Above image: Orgasmic Man (I), 1969 © 1987 The Peter Hujar Archive LLC; Courtesy Pace/MacGill Gallery, New York and Fraenkel Gallery, San Francisco
Though fame and fortune eluded Peter Hujar during his lifetime, his posthumous reputation as one of New York’s bohemian icons and most accomplished underground creatives – akin to Goldin, Arbus and Mapplethorpe – has rightly canonised him as a master of 20th century American photography.
With his inclusion in the Barbican’s forthcoming exhibition, Masculinities: Liberation Through Photography, we look back at the life of this still under-appreciated talent with the help of his close friend, and director of the Peter Hujar Archive, Stephen Koch, to whom Hujar left his entire estate when he died of AIDS-related pneumonia in 1987.
“He was a very bohemian guy and I was his bourgeois brother, that is – he was Vincent and I was Theo – to use the Van Gogh comparison,” says Koch. Having met a young Hujar in Susan Sontag’s living room (“I was sort of her literary protege”), Koch recalls how he was, “Immediately struck by [Hujar] and how remarkable his personalty was – how forceful and impressive.” It was only in the mid-70s however, once Sontag was in hospital with stage-4 breast cancer, that Kochs’ relationship with Hujar grew from friendly acquaintance to life-long friend.
After Sontag hurriedly typed out an introduction for Hujar’s only – and now legendary – publication, Portraits In Life and Death, from her hospital bed, Koch was tasked with running the draft over to Hujar’s loft apartment above The Eden Theater on 2nd Avenue. It was this meeting, more than any other, which led to Hujar becoming a weekly regular around his dinner table, where he says, he had, “Some of the most interesting conversations in my whole life with Peter.”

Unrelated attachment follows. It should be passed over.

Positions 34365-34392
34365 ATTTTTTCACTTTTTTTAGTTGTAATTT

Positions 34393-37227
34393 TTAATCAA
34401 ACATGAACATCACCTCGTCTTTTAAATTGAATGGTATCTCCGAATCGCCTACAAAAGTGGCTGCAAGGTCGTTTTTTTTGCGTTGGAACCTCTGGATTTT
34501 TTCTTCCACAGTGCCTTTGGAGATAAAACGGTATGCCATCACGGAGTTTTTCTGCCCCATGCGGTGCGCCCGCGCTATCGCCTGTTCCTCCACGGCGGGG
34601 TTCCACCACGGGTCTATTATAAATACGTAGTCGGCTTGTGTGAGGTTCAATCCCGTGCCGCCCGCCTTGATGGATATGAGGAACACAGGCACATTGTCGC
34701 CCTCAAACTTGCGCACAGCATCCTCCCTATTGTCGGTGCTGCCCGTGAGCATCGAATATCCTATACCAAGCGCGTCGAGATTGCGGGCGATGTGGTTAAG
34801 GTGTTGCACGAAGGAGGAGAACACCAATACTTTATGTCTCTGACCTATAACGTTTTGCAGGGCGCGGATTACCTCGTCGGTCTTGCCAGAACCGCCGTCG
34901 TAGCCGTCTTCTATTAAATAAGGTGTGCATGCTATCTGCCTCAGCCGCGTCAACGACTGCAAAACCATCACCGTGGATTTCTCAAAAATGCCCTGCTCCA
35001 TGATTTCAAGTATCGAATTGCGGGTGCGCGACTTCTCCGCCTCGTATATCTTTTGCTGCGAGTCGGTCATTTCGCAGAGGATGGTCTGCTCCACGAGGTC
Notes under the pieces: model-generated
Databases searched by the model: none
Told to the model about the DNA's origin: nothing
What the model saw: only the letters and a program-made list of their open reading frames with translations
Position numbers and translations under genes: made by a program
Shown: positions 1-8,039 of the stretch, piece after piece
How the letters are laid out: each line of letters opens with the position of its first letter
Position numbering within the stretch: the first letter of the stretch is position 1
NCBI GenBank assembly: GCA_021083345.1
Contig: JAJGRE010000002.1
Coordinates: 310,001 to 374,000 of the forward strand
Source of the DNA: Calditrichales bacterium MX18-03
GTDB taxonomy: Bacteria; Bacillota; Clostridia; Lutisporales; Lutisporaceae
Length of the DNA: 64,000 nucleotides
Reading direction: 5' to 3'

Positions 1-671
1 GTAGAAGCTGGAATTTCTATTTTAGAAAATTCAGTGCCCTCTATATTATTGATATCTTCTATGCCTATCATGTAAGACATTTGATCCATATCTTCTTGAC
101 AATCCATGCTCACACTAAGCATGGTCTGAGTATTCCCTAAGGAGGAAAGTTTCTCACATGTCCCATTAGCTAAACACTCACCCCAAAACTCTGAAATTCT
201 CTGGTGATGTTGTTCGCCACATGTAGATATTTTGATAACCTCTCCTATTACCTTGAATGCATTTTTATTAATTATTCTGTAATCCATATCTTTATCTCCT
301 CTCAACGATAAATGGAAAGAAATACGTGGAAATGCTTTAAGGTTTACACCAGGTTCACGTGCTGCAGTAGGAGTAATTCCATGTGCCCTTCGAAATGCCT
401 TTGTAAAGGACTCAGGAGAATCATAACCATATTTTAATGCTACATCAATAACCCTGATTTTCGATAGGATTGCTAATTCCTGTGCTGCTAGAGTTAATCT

Though he spent years working as a commercial photographer, becoming one of New York’s finest photographic technicians in the process, Hujar’s legacy is forever entwined with his record of the city’s underground creative scene of the 70s and 80s. Crippled by the impact of AIDS, many of the friends and associates he photographed never outlived him. Even in sickness however, Hujar captured a grace that never strayed towards the sentimental, as typified by what is arguably his most famous photograph of transsexual icon and Warhol muse, Candy Darling, lying like a china doll on her deathbed after being diagnosed with lymphoma.
Hujar’s heightened sense of empathy towards the downtrodden and disaffected stemmed from his personal proximity to hardship and abuse, both of which were constants in his life from a young age. His mother, who worked as a waitress in a New York diner, drank heavily and was abandoned during pregnancy by Hujar’s bootlegger father. Hujar consequently spent much of his childhood on a farm (where he developed his fondness of photographing cows, sheep and other animals) with his Ukrainian-speaking Polish grandparents, speaking only Ukrainian until the age of fourteen.
Following the death of his grandmother, his wider family, “Began to abuse him very badly,” says Koch, and on returning to New York where he moved in with his mother and step-father, the abuse continued until Hujar left for good. “When he was sixteen, his mother threw an empty bottle at him in a drunken rage which shattered against the wall beside him. He took up his coat, went to the door, walked out and never came back.”